Crops of the near future may be severely lacking in vital nutrients because of climate change, according to researchers from Harvard’s T. H. Chan School of Public Health.
The new study published in the journal Nature Climate Change last month posits that rising carbon dioxide (CO2)levels may soon lead to key nutritional deficiencies for millions of people by 2050. In order to draw the conclusion, researchers analyzed the elevated impact of elevated CO2 levels on the dietary intake of iron, zinc, and protein across 151 countries. Food availability, age, and sex were factored in. Countries which rely on staple crops such as white rice and legumes – India, South and Southeast Asia, Africa, and the Middle East – were found to be at the greatest risk for deficiencies as soon as 2050.
According to the findings, climate change-induced greenhouse gases (GHGs) may cause an additional 175 million to become zinc deficient and 122 million to be protein deficient. In countries where cases of anemia represent 20 percent or more of the population, 1.4 billion women and children under the age of five may lose 4 percent of dietary iron. The study notes that a lack of iron can leave individuals vulnerable to disease, including various forms of anemia.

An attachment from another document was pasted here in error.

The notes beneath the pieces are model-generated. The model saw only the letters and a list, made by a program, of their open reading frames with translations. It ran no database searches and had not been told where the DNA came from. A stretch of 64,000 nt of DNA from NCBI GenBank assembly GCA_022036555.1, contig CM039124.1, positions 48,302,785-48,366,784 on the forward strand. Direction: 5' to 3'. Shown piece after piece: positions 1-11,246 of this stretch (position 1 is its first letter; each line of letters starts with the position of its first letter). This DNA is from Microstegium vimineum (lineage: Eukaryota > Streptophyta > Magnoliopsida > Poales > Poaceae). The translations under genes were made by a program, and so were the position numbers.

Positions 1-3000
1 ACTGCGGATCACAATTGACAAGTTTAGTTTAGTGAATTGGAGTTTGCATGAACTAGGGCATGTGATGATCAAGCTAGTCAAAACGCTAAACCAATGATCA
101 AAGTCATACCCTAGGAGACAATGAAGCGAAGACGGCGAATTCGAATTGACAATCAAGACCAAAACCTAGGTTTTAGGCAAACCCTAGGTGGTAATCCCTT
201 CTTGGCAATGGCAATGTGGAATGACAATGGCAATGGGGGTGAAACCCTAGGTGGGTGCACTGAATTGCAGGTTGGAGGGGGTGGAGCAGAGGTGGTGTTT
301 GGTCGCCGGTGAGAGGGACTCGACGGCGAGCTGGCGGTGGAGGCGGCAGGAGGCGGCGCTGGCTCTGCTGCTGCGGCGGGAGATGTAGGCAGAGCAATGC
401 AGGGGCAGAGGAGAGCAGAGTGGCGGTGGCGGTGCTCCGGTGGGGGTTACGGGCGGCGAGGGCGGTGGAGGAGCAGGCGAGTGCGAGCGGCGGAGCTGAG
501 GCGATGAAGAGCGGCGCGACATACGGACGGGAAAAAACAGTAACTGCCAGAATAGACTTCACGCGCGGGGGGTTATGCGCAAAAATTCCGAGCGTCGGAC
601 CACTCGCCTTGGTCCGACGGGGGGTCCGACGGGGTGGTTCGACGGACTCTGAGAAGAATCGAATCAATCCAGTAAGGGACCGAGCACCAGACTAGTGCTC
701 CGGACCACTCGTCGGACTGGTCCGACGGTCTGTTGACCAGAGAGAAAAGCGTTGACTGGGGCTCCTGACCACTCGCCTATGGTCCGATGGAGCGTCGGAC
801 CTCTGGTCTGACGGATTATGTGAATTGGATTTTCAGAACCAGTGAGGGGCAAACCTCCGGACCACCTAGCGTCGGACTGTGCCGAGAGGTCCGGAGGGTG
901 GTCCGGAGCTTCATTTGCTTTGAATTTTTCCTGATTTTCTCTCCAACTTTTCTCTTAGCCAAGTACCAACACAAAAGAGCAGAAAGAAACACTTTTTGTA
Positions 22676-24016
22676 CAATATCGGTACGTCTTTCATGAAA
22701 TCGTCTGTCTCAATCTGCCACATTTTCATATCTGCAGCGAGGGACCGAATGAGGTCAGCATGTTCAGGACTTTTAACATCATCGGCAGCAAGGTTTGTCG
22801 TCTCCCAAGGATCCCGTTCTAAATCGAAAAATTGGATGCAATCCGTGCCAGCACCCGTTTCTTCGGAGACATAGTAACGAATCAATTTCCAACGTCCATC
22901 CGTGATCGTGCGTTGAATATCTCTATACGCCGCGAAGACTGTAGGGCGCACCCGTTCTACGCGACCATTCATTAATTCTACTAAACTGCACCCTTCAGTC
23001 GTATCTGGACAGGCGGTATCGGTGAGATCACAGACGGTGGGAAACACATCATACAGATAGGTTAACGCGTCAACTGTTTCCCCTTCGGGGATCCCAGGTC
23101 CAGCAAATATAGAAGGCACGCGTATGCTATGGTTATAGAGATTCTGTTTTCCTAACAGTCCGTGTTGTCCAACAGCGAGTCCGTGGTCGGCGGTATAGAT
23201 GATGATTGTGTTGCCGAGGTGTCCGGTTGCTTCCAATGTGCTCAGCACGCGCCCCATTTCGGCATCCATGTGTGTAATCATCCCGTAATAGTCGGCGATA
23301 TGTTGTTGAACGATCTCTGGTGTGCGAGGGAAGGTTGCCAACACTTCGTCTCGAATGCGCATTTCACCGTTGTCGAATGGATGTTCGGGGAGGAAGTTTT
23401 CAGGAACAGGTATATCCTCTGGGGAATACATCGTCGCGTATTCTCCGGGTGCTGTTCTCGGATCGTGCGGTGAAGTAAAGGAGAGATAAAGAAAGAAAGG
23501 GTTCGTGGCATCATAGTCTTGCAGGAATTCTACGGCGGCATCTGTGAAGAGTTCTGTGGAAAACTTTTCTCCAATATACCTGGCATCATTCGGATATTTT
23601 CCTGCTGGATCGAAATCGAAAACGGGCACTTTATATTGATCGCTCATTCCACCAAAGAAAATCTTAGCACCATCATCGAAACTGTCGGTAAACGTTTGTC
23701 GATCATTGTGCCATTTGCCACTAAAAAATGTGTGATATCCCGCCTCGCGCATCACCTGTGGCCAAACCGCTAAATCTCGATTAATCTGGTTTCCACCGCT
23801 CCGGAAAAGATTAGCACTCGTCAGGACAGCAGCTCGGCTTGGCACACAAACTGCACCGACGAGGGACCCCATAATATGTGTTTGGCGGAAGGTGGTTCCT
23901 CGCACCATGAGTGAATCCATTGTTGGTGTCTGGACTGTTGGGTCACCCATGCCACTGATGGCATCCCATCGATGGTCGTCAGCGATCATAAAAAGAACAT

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“Our research makes it clear that decisions we are making every day — how we heat our homes, what we eat, how we move around, what we choose to purchase — are making our food less nutritious and imperiling the health of other populations and future generations,” said lead author Samuel Myers, a principal research scientist, in a statement.
The study suggests two avenues to preventing the impending loss of nutrition to staple crops: directly altering the nutrient profile of crops or by disrupting the global food system. Industrial animal agriculture, including the meat, dairy, and egg industries, is considered to be one of the largest contributors to GHGs on earth. Last August, a new study revealed that a vegan diet can reduce one’s environmental impact by as much as 84 percent compared to a meat-heavy American diet. A separate study released last March showed that 50 percent of GHGs could be reduced if just 20 percent of Americans went vegan.
“One thing this research illustrates is a core principle of the emerging field of planetary health,” Myers continued. “We cannot disrupt most of the biophysical conditions to which we have adapted over millions of years without unanticipated impacts on our own health and well-being.”
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